The partners of Tokyo-based architecture firm SANAA, Kazuyo Sejima and Ryue Nishizawa, have been selected as the 2010 Laureates of the Pritzker Architecture Prize. This year's award marks only the third time two architects have been honored with the prize at the same time, and it is only the second time partners in a practice have received the award.

The 2010 Pritzker Architecture Prize Laureates, Ryue Nishizawa (left) and Kazuyo Sejima (right), partners of the Tokyo-based architecture firm SANAA.
Takashi Okamoto, courtesy of SANAA The 2010 Pritzker Architecture Prize Laureates, Ryue Nishizawa (left) and Kazuyo Sejima (right), partners of the Tokyo-based architecture firm SANAA.

The Pritzker Architecture Prize, commonly held to be the highest honor in architecture, is awarded each year to a living architect whose body of built work has made consistent and significant contributions to humanity and the built environment and draws on a combination of talent, vision, and commitment. Working as SANAA, Sejima and Nishizawa have completed projects in Germany, Spain, France, England, the Netherlands, and the United States, as well as in Japan. The firm's first project in the U.S., the Glass Pavilion for the Toledo Museum of Art in Ohio, broke ground in 2004, followed by a 2005 groundbreaking for the New Museum of New York City's building at 235 Bowery.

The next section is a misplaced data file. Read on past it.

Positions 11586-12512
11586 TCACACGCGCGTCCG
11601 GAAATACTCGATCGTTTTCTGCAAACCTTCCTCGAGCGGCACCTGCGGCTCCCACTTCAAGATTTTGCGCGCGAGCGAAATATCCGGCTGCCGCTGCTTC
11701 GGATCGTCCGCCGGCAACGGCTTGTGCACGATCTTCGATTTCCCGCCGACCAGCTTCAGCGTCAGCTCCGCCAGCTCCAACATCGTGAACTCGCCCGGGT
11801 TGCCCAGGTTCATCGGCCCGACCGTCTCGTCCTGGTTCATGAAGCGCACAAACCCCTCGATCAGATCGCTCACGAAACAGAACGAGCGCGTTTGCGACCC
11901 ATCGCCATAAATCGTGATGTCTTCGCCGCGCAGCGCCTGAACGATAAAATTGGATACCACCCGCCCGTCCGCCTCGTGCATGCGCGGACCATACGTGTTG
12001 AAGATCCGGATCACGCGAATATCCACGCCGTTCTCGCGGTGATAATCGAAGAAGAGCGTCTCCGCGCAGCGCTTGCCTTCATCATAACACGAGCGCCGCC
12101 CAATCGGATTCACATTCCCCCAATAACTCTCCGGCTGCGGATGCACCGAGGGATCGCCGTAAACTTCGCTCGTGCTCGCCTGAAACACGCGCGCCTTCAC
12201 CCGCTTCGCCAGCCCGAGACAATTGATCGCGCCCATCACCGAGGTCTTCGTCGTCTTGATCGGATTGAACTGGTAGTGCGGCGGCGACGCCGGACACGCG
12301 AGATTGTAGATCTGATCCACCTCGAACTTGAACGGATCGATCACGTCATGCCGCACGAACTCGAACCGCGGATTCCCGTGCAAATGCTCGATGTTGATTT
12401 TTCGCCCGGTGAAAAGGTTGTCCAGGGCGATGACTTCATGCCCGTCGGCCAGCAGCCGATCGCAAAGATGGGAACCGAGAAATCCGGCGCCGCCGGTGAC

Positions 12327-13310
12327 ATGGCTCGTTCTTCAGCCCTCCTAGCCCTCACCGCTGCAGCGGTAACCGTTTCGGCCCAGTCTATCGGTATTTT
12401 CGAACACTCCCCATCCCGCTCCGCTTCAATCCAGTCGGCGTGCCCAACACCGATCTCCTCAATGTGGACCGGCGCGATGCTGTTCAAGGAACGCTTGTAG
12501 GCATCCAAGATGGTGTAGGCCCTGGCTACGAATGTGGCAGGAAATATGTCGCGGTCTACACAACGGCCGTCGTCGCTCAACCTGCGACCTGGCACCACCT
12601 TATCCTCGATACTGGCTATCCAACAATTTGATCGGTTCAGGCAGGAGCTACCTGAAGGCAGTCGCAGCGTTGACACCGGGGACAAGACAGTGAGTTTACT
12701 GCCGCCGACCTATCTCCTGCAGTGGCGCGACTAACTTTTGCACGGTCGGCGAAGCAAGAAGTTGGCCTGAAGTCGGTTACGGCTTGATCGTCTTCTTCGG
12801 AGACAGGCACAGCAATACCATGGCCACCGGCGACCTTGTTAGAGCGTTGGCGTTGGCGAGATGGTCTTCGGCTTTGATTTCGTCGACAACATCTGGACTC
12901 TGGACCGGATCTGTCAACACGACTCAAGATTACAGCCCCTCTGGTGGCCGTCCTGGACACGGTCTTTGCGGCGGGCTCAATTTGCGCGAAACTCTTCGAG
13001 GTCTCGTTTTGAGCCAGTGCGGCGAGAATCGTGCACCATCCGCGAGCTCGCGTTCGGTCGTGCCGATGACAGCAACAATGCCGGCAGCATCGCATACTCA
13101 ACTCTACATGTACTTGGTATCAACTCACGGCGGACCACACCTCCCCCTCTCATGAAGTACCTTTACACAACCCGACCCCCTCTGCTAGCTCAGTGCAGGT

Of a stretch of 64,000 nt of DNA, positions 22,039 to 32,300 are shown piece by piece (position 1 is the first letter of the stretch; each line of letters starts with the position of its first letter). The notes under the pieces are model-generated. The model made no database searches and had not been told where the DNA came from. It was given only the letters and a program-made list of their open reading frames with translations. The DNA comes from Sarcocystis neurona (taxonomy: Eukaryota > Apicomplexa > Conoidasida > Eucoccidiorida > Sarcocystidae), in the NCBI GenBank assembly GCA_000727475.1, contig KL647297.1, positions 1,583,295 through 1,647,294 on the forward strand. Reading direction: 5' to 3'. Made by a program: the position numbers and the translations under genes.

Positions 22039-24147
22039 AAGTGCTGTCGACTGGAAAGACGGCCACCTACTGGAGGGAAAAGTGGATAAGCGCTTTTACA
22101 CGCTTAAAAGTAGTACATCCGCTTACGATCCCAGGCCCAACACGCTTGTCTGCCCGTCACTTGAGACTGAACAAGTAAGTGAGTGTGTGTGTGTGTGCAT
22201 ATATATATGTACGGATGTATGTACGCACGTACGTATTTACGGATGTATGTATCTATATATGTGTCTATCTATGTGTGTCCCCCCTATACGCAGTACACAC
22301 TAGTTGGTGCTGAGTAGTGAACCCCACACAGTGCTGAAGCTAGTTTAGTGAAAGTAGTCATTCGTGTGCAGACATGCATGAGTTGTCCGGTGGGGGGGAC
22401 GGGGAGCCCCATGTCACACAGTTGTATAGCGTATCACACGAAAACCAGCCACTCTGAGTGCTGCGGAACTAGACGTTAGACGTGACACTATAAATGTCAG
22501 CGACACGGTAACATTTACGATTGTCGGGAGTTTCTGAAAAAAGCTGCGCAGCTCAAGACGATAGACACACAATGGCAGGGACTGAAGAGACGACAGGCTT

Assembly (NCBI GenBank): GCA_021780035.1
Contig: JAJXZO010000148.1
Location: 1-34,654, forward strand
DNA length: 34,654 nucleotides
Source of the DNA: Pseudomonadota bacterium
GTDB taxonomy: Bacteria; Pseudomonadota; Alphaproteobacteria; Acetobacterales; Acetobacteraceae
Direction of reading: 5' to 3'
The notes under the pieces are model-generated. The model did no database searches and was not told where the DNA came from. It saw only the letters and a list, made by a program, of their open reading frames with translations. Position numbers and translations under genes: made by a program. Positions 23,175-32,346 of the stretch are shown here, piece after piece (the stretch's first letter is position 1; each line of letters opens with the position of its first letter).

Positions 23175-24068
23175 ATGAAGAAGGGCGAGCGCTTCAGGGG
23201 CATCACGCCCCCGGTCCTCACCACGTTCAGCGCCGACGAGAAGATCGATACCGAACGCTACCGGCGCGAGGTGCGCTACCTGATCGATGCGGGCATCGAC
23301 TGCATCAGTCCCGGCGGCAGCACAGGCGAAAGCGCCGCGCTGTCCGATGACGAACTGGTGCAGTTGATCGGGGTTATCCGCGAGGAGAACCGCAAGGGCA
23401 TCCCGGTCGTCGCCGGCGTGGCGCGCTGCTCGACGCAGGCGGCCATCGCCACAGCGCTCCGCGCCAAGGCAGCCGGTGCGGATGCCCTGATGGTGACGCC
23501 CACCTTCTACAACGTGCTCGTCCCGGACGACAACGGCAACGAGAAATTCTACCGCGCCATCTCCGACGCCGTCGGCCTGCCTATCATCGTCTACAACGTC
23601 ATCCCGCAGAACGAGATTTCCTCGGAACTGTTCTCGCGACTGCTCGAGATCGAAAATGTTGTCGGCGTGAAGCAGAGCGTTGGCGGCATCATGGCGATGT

The Pritzker Prize jury selected Sejima and Nishizawa based on their complete body of work, but specifically mentioned their two American projects, in addition to two of their buildings in Japan: the O-Museum in Nagano and the 21st Century Museum of Contemporary Art in Kanazawa. The jury cited the partners' "simultaneously delicate and powerful, precise and fluid, ingenious but not overly or overtly clever" architecture and lauded their "creation of buildings that successfully interact with their contexts and the activities they contain, creating a sense of fullness and experiential richness."

Sejima and Nishizawa will be awarded a $100,000 grant and bronze medallions during a formal ceremony on May 17 on Ellis Island in New York.

For more details on the 2010 Pritzker Architecture Prize winners, their work, and the jury's citation, visit www.pritzkerprize.com